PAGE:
Monday, May 16, 2011
Kerr Kuhulain, Lewellyn
This is one of those books that can be read in under a day. An easy read and not too hard to comprehend. Wiccan Warrior is a perfect book for beginners. Kerr Cuhulain has had a warriors background as an airforce pilot and an officer in law enforcement. He became a Wiccan at age 15 with his first craft name being Conan, representative of what he wanted to become. He was openly Wiccan and openly a law enforcement officer something which would cause problems and lots of public scrutiny. This was not something Mr. Cuhulain really minded. As a warrior he jumped to the challenge with relish. He has tried to explain Wicca to law enforcement officials.
Kerr Cuhulain has managed to connect sources such as Carlos Castenada’s Don Juan series, Samurai warrior ethics and Bruce Lee’s philosophy to Wicca while still keeping in tact “Do what thou wilt but harm ye none” The path of a Wiccan Warrior demands discipline and the main aim of the path is not to over power other people rather it is to gain power over ourself. The warrior does not condone violence but uses it as a last resort. It only when all other avenues have failed that the warrior can use physical means to thwart aggression. One who conquers himself is mightier than someone who over comes a thousand.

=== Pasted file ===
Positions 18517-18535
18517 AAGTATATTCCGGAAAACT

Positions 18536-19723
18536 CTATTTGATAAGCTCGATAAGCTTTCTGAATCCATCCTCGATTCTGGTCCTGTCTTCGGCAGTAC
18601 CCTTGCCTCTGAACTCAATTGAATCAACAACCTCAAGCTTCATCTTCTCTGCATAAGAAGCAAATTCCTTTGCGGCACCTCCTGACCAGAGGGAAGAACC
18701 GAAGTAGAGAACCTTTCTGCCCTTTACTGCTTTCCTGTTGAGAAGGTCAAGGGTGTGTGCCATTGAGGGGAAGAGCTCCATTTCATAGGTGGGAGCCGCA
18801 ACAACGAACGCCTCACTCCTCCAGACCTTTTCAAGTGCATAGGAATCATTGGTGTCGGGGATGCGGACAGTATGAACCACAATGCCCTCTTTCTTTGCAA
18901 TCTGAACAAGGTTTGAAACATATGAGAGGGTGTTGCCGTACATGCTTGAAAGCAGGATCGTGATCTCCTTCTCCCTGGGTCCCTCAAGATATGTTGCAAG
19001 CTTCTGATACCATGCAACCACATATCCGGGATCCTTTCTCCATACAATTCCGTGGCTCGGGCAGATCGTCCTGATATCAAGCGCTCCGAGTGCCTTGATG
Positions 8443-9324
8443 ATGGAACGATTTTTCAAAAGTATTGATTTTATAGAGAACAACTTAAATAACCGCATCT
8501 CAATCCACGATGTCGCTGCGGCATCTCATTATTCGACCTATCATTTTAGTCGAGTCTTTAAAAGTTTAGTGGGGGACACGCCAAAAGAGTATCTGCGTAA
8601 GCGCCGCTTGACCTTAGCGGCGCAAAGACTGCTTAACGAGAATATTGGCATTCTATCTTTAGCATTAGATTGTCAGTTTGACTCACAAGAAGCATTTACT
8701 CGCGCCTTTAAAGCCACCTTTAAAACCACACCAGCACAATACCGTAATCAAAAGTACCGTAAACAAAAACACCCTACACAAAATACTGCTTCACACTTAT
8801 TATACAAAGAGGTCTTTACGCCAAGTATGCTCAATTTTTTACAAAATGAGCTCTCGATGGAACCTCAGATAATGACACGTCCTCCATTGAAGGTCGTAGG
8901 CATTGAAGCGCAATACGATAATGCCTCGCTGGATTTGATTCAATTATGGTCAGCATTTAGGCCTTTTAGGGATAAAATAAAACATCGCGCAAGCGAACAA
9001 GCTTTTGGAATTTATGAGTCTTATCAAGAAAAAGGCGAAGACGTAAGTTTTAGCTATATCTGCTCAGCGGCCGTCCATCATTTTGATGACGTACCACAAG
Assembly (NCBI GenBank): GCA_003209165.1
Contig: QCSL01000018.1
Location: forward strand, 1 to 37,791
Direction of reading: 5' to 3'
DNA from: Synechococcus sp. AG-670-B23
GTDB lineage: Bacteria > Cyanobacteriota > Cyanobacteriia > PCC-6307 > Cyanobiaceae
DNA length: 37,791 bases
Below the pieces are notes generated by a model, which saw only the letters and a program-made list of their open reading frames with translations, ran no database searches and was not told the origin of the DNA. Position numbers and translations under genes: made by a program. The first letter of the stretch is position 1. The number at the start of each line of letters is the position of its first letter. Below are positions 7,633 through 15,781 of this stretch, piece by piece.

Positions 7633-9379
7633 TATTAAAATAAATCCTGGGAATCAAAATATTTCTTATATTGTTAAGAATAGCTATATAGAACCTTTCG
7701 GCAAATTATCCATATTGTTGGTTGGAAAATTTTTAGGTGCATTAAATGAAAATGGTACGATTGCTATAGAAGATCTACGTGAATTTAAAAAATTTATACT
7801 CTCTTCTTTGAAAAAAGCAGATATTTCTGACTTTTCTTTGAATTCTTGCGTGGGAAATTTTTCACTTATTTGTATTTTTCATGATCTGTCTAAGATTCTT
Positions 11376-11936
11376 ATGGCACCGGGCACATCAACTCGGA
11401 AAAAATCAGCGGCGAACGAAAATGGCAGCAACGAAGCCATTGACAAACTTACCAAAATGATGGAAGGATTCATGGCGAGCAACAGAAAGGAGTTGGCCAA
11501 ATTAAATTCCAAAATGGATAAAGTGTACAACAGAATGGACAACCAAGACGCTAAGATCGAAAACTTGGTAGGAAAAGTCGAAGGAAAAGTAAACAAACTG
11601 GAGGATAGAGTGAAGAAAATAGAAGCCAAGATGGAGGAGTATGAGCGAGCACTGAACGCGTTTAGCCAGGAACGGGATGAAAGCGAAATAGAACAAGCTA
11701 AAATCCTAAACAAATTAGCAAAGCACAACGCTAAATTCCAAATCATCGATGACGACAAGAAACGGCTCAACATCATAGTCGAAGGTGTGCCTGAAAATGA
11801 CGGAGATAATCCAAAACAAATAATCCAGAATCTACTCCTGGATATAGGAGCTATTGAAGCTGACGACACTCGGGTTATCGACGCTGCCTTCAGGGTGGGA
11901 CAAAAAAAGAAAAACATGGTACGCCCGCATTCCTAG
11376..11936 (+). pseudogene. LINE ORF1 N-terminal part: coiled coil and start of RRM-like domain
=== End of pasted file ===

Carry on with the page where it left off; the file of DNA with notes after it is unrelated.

Chi is the energy or life force found within each of us. This chi is also a familiar concept to the martial artist. To the Wiccan raising energy and projecting it is more familiar to them then the concept of Chi. To raise energy Kerr Cuhulain teaches the use of mantras and dancing around the altar as ways of raising energy. To project it one points their hands at the person in need of healing. To connect the concepts the use of the kiai shout in Karate at the moment of impact is used as a metaphor.
The warrior embraces change and is not a slave to patterns or dogma. Religion is constantly undergoing change and Wicans like anybody else must be open to that change and be able to go with it. Athames , wands and other tools are not mandatory but can be helpful. Kerr Cuhulain is an advocate of innovations and individuality. This is needed so the practitioner can design magical practices that are most beneficial to them. Kerr Cuhulain is against strict authority giving full equality to self made rituals as to the standard established rituals. Covens are on equal footing with solitary practitioners. Kerr is against the Wiccan faith becoming rigid and authoritarian.
A great book for beginners. For the more advanced this stuff might seem too basic. The author does subscribe to a philosophy of simplicity rather then complicated rituals. I give it a four out of five stars.
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